Boldly Going: “Journey to Babel”

Star Trek had hit its stride by early season 2. Spock was one of the most popular characters as fans embraced his conflicted Vulcan Human nature. “Journey to Babel” added to the character of Spock by introducing his Vulcan father and his human mother. It’s also one of the 10 original series episodes that D.C. Fontana worked on. D.C. Fontana, or Dorothy Catherine Fontana is one of the few women writers of Star Trek. She’s been involved with the franchise since it’s inception, and has contributed to the original series, Star Trek: The Animated Series, Star Trek: The Next Generation, and Star Trek: Deep Space Nine. 

The Enterprise arrives at Vulcan to pick up the ambassador. The senior officers are in their dress uniforms for the ambassador’s arrival, much to Doctor McCoy’s discomfort. Once the shuttle has arrived and Sarek has introduced himself and his human wife, Amanda, Captain Kirk offers Spock a chance to visit his parents on Vulcan before the Enterprise departs. Spock deadpans that Ambassador Sarek and his wife are his parents. This isn’t a very happy family reunion.

Captain Kirk, Amanda and Ambassador Sarek. The two finger embrace is how Vulcans express affection.

The Vulcans aren’t the only delegation onboardThere are Andorians, Tellarites, and other alien groups as well. The Enterprise crew is transporting everyone to Babel, a neutral planetoid where they can discuss admitting Coridan to the Federation. Coridan has resources valuable to many groups. Kirk notes in his opening Captain’s Log that tensions are high and passengers are explosive. After giving Sarek and Amanda a tour of the Enterprise, Kirk hosts a reception for all the delegations. The Tellarites are eager to hear Sarek’s position on the Coridan issue and won’t take no for an answer.  Sarek wants the Federation to admit Coridan so it can offer protection, especially from illegal mining. The Tellarite ambassador, Gav, is insulted and tries to fight the Vulcan, but Kirk breaks it up.

Sarek, Kirk and the Tellarites. The Tellarites were one of the four founding members of the Federation, along with Vulcans, Andorians, and Humans.

When Gav is found murdered with his neck broken in a way that mirrors the Vulcan execution technique, Sarek is quickly implicated by Kirk, Bones, and even Spock. The captain questions Sarek who agrees that he is a logical suspect, to Amanda’s discomfort. But he barely establishes an alibi before collapsing. Doctor McCoy takes Sarek to sickbay where he diagnoses the Vulcan equivalent of a heart attack but has no idea how to treat it as he’s never operated on a Vulcan before. Sarek reveals he’s had these attacks before, twice before he left Vulcan and once while he was meditating. He couldn’t have murdered Ambassador Gav since he was incapacitated himself. Spock proposes he serve as his father’s blood donor since they both share a rare Vulcan blood type. He is willing to take an experimental drug to increase his blood production. McCoy is doubtful, but has no alternative as Sarek’s condition deteriorates without surgery.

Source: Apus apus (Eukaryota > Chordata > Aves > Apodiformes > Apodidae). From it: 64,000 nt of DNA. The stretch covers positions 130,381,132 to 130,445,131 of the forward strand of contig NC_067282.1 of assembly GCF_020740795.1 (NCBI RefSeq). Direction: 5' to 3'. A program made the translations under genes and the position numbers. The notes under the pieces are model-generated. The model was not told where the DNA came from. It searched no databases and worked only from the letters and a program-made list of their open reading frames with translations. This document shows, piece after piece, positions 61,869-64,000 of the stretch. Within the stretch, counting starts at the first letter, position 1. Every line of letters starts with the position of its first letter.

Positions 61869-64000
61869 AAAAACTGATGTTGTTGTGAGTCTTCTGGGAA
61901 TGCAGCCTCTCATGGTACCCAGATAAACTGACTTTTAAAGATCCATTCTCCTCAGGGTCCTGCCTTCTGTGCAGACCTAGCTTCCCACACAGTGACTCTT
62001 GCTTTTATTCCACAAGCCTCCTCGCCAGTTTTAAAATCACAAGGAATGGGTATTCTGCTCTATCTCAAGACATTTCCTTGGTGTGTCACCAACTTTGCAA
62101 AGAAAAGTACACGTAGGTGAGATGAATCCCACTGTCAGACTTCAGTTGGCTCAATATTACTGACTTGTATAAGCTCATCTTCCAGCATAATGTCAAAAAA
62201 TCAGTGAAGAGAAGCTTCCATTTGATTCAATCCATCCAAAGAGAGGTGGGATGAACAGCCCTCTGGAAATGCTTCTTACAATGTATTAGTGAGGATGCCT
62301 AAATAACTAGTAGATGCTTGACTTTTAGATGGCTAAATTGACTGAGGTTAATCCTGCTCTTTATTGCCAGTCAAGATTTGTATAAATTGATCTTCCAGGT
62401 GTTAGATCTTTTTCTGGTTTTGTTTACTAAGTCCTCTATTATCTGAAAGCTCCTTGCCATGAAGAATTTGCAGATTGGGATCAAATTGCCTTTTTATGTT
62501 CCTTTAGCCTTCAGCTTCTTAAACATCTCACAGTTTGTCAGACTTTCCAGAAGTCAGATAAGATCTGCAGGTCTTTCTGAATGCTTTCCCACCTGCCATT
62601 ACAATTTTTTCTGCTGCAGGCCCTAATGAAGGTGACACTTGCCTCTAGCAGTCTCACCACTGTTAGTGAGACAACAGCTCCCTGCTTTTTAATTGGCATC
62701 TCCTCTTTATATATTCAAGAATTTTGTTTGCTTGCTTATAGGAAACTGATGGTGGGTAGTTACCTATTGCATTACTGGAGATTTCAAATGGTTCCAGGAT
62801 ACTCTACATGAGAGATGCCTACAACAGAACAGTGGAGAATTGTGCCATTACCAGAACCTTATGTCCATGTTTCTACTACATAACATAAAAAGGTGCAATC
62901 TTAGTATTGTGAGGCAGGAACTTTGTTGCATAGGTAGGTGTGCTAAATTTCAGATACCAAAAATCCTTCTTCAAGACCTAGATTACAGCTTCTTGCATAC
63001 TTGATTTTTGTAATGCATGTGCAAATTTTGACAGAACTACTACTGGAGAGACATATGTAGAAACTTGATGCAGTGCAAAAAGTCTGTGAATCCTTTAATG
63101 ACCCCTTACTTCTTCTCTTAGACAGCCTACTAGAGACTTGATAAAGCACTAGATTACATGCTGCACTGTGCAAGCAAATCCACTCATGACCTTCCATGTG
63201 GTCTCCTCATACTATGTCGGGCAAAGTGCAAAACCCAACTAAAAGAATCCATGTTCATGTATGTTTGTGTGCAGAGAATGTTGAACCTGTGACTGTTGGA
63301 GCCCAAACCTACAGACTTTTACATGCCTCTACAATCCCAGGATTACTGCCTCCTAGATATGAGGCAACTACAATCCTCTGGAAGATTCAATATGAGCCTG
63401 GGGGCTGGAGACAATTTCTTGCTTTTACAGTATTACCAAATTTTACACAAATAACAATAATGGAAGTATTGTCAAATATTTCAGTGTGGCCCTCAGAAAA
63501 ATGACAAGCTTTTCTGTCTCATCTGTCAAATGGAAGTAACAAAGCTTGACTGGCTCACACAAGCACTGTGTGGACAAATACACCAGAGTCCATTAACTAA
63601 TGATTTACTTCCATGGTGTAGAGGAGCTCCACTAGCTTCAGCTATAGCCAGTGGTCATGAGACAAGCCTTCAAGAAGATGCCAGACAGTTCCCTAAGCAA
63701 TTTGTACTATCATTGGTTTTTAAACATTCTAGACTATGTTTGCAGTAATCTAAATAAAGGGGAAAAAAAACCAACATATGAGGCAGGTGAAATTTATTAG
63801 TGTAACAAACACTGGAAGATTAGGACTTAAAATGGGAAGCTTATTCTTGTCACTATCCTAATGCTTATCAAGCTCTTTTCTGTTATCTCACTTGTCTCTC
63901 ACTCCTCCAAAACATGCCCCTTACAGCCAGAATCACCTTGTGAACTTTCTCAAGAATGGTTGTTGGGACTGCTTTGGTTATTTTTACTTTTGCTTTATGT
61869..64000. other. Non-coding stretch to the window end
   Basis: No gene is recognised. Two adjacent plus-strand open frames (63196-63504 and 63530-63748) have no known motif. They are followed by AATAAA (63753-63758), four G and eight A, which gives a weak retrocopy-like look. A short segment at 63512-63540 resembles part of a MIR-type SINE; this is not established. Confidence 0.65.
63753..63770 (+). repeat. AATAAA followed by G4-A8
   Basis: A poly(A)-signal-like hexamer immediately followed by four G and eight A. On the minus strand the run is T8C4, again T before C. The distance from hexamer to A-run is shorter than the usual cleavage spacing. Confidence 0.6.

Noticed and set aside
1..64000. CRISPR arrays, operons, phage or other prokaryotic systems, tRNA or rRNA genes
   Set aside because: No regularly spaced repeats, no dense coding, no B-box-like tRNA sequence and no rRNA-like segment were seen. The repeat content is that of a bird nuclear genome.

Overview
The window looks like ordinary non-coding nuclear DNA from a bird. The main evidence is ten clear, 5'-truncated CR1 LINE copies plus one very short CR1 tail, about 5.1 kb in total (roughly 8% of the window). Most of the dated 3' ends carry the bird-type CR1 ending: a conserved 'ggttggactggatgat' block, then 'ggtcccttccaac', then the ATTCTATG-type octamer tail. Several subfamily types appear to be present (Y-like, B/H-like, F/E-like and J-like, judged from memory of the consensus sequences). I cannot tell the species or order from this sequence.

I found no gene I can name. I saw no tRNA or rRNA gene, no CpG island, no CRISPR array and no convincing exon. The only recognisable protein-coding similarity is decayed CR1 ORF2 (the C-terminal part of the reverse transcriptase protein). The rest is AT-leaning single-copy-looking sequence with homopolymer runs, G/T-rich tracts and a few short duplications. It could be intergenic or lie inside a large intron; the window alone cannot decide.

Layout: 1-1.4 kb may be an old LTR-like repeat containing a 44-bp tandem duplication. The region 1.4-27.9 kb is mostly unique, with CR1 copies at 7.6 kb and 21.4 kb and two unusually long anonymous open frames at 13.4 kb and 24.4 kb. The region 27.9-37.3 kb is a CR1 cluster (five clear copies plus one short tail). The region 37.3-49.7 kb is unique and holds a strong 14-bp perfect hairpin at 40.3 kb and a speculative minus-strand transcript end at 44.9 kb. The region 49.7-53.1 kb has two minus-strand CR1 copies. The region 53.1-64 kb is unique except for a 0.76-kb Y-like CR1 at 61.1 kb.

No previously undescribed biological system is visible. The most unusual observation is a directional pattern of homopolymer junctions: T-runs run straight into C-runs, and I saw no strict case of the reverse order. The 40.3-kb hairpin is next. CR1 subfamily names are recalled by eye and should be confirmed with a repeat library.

There’s just one major complication. Kirk is attacked by an Andorian delegate and is stabbed before he renders the Andorian unconscious. With the captain out of commission, Spock assumes command as First Officer and is now unwilling to undergo the blood transfusion for his father. No pleading from Amanda will get him to change his mind. Spock holds his duty to his ship over his duty to his father. It’s only logical and he believes Sarek would agree.

Kirk’s unconventional fighting style.

Kirk awakens in sickbay to learn Spock is refusing to come down for the blood transfusion while in command. The captain must resume command despite his injuries. Of course, once he’s back on the bridge, the mysterious ship who had been trailing the Enterprise finally makes its move. The attack comes while McCoy is in the middle of Sarek’s surgery. The ship shakes with each phaser hit and sickbay is in danger of losing power. Sarek’s heart stops at least once, requiring Nurse Chapel to get a portable cardiac stimulator. Kirk orders the Enterprise to play dead in order to lure the enemy into a trap. But before he can get any answers, the ship self destructs. When Kirk tries to further question the Andorian delegate, Thelev dies of an apparent suicide via slow poison.

Doctor McCoy is happy to report that both Spock and Sarek survived the operation. Kirk wants answers about the mysterious ship and asks for an autopsy of the Andorian delegate. Spock suggests he was an Orion as they had been raiding Coridan and wanted to stir suspicion among the Federation powers.

I really enjoyed this episode. Before I watched it for this blog post, I had remembered the scene of Spock refusing to donate blood for his father and not much else. I was under the impression that Spock’s refusal was related to his strained relationship with his father. But that wouldn’t have been very logical.

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